Did you get enough sleep last night?

Studies show that at least 40 percent of Americans are sleep deprived.  In Arianna Huffington’s new book, The Sleep Revolution: Transforming Your Life, One Night at a Time, she asserts that we are in the midst of a sleep deprivation crisis. As a leader in the sleep revolution crusade, Huffington proclaims that the key to a more productive, joyful life is simply getting more sleep.

After collapsing from sleep deprivation and breaking her cheekbone on her desk, Huffington set out on a journey to study the sleep deprivation crisis. In The Sleep Revolution, Huffington explores the important role sleep plays in our lives, including the latest scientific studies and the history behind our dismissal of sleep. The scientific findings she includes are fascinating and provide a thorough explanation as to why sleep is vital to your health, creativity, productivity, and capacity to lead.  

Thursday, June 9, 2016

What: Richard W. Moll, The Lure of the Law: Why People Become Lawyers, and What the Profession Does to Them (Penguin Books, 1991)

Why: A law degree is not a magic ticket to happiness (no surprise), but how you use it may be.

There’s something about the feel of a warm early-summer breeze as he contemplates a Canadian- fire-induced shimmering sunset that brings on a bout of navel-gazing in a lawyer approaching what should be his venerable years. Not that introspection is necessarily dependent on atmospheric conditions. After all, sociologists have long told us that lawyers, as a group, tend to be introverts. Some even go so far as to claim that this is a Good Thing.

Guilty as charged on the introversion thing, but as I look back, that’s not what led me to law school. My late father, whose advice over the years frequently pipes up at the back of my mind at opportune moments, would tell me that one could do almost anything with a law degree, a sort of general utility qualification for entrance into the professional classes. Dad was nothing if not practical, and I thought I detected a huge sigh of relief when I informed him that, when it came time to choose the fork in the road, I was turning toward law school and not graduate school in the liberal arts.

Thursday, June 2, 2016

Take Your Dog to Work Day 2016

In addition to being a lawyer who works with entrepreneurs, I own a retail business called St. Croix Saddlery. At the business, we have a unique but overwhelmingly popular greeter. Her name is Hufflepuff, and she’s a 12-pound Pomeranian ball of fluff (see above). She’s truly good for business, as I’ve seen customers’ buying moods shift from gloomy to gleeful with the wag of a tail, and parents always find more to buy if Hufflepuff entertains the kids! She’s also given us a boost on social media, with staff and customers regularly posting and pinning and tweeting selfies with her. As her owner, I love seeing the joy Hufflepuff brings and receives, but I also enjoy the added benefit and pleasure in being able to bring my dog to work with me.

Dogs can certainly be a positive addition to the right business, and I’m not the only person to recognize this, with dog-friendly work environments popping up everywhere, including Google and Replacements LTD.  At Ben & Jerry’s, in addition to getting three free pints of ice cream a day, you can also bring your pooch to the office.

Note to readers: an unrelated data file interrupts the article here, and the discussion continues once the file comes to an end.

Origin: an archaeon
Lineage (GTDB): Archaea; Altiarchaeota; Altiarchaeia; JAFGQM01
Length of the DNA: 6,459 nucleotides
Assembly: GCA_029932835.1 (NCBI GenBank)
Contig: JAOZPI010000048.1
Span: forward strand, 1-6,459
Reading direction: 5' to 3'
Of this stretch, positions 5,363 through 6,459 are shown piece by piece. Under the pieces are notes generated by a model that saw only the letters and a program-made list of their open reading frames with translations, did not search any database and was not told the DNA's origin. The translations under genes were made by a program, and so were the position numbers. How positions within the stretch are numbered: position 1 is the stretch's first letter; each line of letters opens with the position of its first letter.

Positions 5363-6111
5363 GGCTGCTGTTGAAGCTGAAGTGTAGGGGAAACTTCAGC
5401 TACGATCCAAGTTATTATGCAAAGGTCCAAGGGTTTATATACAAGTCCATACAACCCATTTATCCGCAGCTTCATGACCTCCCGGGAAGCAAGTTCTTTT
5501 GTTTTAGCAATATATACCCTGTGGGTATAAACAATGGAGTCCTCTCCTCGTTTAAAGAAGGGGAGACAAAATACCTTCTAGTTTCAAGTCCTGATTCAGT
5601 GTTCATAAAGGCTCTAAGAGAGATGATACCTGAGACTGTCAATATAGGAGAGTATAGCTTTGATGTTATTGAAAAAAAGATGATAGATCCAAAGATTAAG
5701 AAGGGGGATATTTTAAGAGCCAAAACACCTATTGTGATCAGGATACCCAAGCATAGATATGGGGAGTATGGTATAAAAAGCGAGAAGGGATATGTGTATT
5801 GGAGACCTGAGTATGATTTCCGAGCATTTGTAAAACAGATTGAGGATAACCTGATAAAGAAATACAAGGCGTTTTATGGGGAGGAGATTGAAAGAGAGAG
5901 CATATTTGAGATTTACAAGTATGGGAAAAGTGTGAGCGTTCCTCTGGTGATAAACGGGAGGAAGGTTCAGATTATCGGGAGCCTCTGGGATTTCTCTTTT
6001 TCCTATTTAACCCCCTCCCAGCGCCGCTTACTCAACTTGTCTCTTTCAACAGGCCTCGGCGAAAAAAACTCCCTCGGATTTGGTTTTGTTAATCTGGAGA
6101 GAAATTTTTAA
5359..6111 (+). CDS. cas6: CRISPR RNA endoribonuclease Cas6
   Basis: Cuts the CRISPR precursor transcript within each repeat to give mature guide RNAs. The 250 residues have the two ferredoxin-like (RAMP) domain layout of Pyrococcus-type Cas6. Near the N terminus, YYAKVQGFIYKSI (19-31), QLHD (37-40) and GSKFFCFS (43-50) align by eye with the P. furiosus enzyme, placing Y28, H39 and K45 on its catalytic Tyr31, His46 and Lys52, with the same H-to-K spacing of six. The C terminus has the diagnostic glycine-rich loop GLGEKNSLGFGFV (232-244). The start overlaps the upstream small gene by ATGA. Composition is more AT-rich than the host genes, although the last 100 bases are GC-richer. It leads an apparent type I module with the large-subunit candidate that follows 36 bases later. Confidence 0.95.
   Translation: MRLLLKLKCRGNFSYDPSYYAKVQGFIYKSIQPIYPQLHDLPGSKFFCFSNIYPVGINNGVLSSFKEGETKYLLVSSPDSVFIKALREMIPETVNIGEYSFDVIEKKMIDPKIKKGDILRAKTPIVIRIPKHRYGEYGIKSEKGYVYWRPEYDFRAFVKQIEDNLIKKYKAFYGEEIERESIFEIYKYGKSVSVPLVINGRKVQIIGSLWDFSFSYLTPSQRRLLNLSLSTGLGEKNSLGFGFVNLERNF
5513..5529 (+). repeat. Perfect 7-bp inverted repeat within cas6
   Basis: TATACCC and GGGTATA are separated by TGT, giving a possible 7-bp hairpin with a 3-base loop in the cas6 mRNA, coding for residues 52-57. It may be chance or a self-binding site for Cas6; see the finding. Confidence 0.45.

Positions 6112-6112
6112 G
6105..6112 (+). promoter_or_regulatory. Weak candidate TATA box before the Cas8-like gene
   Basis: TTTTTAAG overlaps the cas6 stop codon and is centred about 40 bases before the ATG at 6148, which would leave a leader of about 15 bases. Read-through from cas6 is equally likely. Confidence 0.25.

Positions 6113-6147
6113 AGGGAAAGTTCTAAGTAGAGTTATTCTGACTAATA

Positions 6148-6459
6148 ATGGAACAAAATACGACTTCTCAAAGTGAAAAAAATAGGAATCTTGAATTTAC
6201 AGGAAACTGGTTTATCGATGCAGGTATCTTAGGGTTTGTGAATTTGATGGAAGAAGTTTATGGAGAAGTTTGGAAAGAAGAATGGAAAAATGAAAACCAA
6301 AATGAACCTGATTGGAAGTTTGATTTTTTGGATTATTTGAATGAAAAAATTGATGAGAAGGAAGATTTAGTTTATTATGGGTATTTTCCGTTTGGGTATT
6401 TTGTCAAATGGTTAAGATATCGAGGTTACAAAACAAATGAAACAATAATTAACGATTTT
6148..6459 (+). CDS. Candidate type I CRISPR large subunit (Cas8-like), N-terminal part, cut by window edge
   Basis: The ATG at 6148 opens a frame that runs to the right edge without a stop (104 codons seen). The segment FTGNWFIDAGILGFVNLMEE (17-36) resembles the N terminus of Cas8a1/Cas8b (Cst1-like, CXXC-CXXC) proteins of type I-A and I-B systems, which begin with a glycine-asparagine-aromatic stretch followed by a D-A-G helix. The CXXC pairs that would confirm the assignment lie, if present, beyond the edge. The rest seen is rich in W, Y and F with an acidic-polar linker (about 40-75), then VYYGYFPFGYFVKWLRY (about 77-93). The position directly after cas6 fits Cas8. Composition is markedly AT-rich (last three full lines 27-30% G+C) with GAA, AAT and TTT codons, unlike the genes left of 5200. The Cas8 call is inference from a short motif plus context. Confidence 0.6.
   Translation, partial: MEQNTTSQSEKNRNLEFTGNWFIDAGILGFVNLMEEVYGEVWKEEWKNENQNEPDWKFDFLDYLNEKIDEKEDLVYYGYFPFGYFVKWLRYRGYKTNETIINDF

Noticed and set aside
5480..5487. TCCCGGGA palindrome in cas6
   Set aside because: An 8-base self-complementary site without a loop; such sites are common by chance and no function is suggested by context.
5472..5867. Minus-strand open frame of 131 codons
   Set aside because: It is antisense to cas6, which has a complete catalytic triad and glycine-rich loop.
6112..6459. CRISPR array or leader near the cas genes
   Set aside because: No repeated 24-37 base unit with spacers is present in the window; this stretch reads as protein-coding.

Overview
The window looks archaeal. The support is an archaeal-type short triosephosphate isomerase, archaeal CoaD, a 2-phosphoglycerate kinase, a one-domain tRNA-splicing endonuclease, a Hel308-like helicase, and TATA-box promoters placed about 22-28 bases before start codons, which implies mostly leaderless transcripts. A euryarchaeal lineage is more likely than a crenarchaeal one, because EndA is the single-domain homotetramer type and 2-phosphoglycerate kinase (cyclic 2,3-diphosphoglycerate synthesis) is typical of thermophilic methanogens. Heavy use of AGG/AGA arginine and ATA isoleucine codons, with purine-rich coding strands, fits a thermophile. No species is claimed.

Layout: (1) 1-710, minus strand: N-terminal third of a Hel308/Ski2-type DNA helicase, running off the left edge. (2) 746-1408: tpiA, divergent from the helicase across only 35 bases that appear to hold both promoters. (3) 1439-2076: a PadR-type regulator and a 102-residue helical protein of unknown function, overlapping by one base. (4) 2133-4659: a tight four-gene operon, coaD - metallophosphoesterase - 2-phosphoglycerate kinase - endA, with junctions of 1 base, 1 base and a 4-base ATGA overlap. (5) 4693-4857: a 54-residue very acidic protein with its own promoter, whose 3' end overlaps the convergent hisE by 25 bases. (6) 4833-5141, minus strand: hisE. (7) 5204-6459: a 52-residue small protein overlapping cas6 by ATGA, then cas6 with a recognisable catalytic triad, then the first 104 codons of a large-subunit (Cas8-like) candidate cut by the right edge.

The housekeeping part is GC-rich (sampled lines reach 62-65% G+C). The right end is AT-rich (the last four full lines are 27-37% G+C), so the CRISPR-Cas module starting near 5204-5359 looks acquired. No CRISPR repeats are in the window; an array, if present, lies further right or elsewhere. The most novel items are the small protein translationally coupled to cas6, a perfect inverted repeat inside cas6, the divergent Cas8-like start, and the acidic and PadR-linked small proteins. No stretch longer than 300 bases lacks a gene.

Thursday, May 26, 2016

Entity Selection: LLCs and S-Corporations

A common question facing entrepreneurs is whether to organize their business as a limited liability company (“LLC”) or S-corporation (“S-corp”).  While there is no one-size-fits-all answer, in this post, I highlight some of the features of LLCs and S-corps, setting forth some factors that may influence your decision.

Both LLCs and S-corps are limited liability vehicles, meaning they protect an individual owner’s assets from creditors of the business.  
  • Both LLCs and S-corps are taxed as pass-through entities for federal income tax purposes, meaning there is no tax imposed on the entity, but that income and losses of the business are passed through to the owners.  That being said, some states do impose taxes on S-corps.

Thursday, May 19, 2016

Rotten Bananas: Prioritizing Customer Concerns and Creative Problem Solving

If you combine banana liqueur, rum, brown sugar, cinnamon, butter, glimmering flames, vanilla ice cream, and bananas, the end result is one of my favorite desserts—Bananas Foster. (My mouth is salivating even as I write this!) Those who have enjoyed this delicious treat have probably also experienced the crave-enhancing tableside preparation—the aroma of butter, brown sugar and cinnamon combined over an open flame, the scent enhanced by the addition of the banana liqueur, and, of course, the igniting of the rum for dramatic effect. 

I visited my favorite Bananas Foster establishment on a recent trip. Every time I visit this particular city, I go to this steakhouse for the Bananas Foster. It’s just that good. This trip, I meticulously planned when I would go, balancing out my schedule and other eating engagements to maximize my anticipated enjoyment of this decadent dessert.